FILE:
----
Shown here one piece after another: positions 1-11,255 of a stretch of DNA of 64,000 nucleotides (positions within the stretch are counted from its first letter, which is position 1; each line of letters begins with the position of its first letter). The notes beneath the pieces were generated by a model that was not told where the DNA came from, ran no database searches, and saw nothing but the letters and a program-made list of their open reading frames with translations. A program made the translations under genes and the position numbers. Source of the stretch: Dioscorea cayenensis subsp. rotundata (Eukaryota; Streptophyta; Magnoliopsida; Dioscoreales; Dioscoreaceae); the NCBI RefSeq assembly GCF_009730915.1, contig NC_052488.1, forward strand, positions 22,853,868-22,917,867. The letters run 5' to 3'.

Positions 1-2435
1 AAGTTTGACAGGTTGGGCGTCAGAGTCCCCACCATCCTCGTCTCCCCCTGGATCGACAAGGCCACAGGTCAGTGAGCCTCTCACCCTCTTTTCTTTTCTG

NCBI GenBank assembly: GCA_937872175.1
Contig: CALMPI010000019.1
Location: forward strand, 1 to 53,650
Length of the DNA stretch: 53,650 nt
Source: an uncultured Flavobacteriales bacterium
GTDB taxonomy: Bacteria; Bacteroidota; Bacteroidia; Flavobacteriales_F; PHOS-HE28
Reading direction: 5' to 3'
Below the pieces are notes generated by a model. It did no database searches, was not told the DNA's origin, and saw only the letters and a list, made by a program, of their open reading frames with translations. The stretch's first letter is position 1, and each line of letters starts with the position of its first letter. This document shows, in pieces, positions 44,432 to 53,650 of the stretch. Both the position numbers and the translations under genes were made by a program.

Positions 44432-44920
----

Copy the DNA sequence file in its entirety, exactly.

Shown here one piece after another: positions 1-11,255 of a stretch of DNA of 64,000 nucleotides (positions within the stretch are counted from its first letter, which is position 1; each line of letters begins with the position of its first letter). The notes beneath the pieces were generated by a model that was not told where the DNA came from, ran no database searches, and saw nothing but the letters and a program-made list of their open reading frames with translations. A program made the translations under genes and the position numbers. Source of the stretch: Dioscorea cayenensis subsp. rotundata (Eukaryota; Streptophyta; Magnoliopsida; Dioscoreales; Dioscoreaceae); the NCBI RefSeq assembly GCF_009730915.1, contig NC_052488.1, forward strand, positions 22,853,868-22,917,867. The letters run 5' to 3'.

Positions 1-2435
1 AAGTTTGACAGGTTGGGCGTCAGAGTCCCCACCATCCTCGTCTCCCCCTGGATCGACAAGGCCACAGGTCAGTGAGCCTCTCACCCTCTTTTCTTTTCTG

NCBI GenBank assembly: GCA_937872175.1
Contig: CALMPI010000019.1
Location: forward strand, 1 to 53,650
Length of the DNA stretch: 53,650 nt
Source: an uncultured Flavobacteriales bacterium
GTDB taxonomy: Bacteria; Bacteroidota; Bacteroidia; Flavobacteriales_F; PHOS-HE28
Reading direction: 5' to 3'
Below the pieces are notes generated by a model. It did no database searches, was not told the DNA's origin, and saw only the letters and a list, made by a program, of their open reading frames with translations. The stretch's first letter is position 1, and each line of letters starts with the position of its first letter. This document shows, in pieces, positions 44,432 to 53,650 of the stretch. Both the position numbers and the translations under genes were made by a program.

Positions 44432-44920